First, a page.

Re: Rotation of a triangle

Hey alexlbrown59

Do you have to put your answers in matrix form (where you find the matrices and apply them to the vectors themselves)?

Re: Rotation of a triangle

Hi Chiro, thanks for replying!

I haven't covered matrix form yet, so no I don't think so.

Can you still help?

Re: Rotation of a triangle

Re: Rotation of a triangle

I've made slight progress...I have sin theta = 3sqrt10/10, cos theta = sqrt10/10 and tan theta = 3

Am I on the right lines?

Re: Rotation of a triangle

Let's work out the translation, first (since we have to APPLY it first). We need to move point B = (6,3) to the origin O = (0,0).

Since we're going to move "everything at once", let's just subtract 6 from every x-coordinate, and 3 from every y-coordinate. That should do the trick.

Hence: $$t_{-6,-3}(x,y) = (x-6,y-3)$$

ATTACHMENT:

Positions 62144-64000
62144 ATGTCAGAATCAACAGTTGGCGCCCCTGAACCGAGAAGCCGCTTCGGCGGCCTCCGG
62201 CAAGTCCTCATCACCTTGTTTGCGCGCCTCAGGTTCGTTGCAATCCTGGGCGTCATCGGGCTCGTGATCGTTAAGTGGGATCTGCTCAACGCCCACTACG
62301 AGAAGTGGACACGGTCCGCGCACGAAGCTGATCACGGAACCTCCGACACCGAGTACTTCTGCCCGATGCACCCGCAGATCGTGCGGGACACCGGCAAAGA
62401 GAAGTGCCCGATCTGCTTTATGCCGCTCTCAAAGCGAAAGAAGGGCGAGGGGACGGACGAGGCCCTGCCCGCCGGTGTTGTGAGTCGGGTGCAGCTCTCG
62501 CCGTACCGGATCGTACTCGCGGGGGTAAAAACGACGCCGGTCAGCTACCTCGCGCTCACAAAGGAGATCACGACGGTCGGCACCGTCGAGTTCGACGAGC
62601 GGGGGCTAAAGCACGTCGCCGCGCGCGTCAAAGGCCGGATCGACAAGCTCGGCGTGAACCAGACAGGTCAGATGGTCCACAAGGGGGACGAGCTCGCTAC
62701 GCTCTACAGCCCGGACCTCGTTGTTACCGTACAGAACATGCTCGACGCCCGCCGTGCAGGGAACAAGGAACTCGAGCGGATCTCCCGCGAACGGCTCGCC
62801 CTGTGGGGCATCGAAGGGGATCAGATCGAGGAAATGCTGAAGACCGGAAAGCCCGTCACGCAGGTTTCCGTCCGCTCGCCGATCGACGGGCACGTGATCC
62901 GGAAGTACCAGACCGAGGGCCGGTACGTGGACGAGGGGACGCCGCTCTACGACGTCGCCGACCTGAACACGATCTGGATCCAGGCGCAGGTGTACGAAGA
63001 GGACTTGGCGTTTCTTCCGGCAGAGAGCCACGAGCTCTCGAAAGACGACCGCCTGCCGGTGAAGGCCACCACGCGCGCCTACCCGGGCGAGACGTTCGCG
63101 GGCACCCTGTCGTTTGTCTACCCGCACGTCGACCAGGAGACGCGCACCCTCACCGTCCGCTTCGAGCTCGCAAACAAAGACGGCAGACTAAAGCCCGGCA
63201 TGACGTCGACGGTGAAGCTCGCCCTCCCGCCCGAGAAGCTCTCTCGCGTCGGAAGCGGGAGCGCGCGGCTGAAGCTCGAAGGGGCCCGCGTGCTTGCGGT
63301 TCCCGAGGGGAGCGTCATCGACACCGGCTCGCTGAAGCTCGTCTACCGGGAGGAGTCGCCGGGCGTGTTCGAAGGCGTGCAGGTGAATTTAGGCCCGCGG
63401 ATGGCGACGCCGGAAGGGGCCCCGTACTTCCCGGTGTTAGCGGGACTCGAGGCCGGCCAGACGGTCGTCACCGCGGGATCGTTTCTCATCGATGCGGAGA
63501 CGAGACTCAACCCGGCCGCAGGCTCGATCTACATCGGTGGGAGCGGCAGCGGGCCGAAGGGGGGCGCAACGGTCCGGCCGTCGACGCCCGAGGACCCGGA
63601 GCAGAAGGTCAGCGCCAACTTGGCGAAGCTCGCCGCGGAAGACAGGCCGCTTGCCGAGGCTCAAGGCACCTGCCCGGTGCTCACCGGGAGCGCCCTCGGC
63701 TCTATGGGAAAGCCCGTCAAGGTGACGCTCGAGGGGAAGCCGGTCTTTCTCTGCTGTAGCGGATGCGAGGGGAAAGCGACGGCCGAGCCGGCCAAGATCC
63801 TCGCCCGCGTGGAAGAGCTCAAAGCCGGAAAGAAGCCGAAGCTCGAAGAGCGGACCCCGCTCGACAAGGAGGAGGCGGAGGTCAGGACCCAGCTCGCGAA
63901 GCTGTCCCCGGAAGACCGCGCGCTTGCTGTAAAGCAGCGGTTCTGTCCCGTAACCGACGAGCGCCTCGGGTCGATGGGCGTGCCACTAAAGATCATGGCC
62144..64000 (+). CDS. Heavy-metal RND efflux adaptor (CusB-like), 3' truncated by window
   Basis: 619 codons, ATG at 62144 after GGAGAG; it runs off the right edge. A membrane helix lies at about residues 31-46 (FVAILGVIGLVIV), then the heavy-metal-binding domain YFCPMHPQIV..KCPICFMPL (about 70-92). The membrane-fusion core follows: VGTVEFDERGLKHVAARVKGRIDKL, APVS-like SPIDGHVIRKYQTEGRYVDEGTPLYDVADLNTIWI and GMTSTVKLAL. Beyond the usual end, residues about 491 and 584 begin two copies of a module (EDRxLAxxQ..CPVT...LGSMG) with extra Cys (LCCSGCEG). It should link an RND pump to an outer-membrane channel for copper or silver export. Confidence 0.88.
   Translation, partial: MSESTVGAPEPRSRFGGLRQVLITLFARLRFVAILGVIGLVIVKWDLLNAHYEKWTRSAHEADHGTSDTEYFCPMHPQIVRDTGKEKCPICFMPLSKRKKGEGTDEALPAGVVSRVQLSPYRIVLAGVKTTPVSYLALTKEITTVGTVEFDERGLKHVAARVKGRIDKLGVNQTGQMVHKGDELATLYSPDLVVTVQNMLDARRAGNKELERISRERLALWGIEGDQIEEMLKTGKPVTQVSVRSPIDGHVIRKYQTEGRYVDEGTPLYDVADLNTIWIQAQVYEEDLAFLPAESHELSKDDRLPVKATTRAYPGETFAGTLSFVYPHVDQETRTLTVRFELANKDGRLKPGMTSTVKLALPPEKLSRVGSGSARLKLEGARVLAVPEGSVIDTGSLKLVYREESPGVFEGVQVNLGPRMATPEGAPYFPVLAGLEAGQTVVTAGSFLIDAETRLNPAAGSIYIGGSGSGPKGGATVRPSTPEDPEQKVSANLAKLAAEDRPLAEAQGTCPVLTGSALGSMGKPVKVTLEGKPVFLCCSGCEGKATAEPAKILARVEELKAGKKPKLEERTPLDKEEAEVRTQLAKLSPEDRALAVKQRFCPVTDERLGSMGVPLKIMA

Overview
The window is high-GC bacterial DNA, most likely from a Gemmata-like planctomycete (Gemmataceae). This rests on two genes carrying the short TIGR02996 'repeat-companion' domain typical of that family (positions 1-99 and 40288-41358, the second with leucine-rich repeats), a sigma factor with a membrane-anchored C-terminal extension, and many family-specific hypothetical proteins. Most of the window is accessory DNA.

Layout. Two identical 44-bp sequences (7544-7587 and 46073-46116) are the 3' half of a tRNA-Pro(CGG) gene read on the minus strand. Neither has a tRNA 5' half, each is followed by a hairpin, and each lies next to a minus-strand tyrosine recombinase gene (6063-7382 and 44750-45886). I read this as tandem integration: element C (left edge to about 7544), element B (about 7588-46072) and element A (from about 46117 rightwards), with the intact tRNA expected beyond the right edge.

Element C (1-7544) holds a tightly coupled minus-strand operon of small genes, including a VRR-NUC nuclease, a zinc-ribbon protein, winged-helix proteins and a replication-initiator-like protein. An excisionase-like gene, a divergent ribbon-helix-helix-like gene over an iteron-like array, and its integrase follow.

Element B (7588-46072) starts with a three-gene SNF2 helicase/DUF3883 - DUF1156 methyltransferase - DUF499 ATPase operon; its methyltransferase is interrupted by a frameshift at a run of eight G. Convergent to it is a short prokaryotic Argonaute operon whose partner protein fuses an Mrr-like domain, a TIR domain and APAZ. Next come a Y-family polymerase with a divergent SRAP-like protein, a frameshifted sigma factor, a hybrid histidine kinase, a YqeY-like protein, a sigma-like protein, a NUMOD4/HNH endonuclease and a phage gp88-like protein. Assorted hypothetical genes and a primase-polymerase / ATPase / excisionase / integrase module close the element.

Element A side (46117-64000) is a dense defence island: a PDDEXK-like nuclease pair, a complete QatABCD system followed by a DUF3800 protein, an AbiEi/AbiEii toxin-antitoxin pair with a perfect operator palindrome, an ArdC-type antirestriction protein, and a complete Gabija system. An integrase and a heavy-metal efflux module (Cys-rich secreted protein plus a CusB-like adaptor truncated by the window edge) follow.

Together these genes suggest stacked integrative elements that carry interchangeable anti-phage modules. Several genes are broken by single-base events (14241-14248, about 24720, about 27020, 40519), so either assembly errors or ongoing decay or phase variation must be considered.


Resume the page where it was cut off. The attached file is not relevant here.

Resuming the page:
or:

$$\begin{array}{l}x' = x - 6\\y' = y - 3 \end{array}$$

Before we do the rotation, let's think about what we're going to do: we need to put point C on the x-axis.

Now after the translation, C is at point (9 - 6, -6 - 3) = (3,-9).

We can form a right triangle with hypotenuse OC. The hypotenuse has length:

$$\sqrt{3^2 + (-9)^2} = \sqrt{9 + 81} = \sqrt{90} = 3\sqrt{10}$$.

This tells us:

$$\cos(-\theta) = \frac{1}{\sqrt{10}},\ \sin(-\theta) = \frac{-3}{\sqrt{10}}$$

and therefore that:

$$\cos\theta = \frac{1}{\sqrt{10}},\ \sin\theta = \frac{3}{\sqrt{10}}$$

Hence:

$$\tan\theta = 3$$.

We can write the rotation as:

$$r_{\theta}(x',y') = (x'\cos\theta - y'\sin\theta,x'\sin\theta + y'\cos\theta)$$

or:

$$\begin{array}{l}x'' = x'\cos\theta - y'\sin\theta\\y'' = x'\sin\theta + y'\cos\theta \end{array}$$

so, explicitly, this becomes:

$$r_{\theta}(x',y') = \left(\frac{x'- 3y'}{\sqrt{10}},\frac{3x'+y'}{\sqrt{10}}\right)$$

The composition is thus:

$$r_{\theta} \circ t_{-6,-3}(x,y) = r_{\theta}(t_{-6,-3}(x,y))$$

which you should be perfectly capable of evaluating.

Re: Rotation of a triangle

Thank you so much Deveno!

I had tan theta = 3, sin theta = 3sqrt10/10 (which is the same as 3/sqrt10) and cos theta = sqrt10/10 (which is the same as 1/sqrt10) so you've proven me right!

Thanks for taking the time to help :)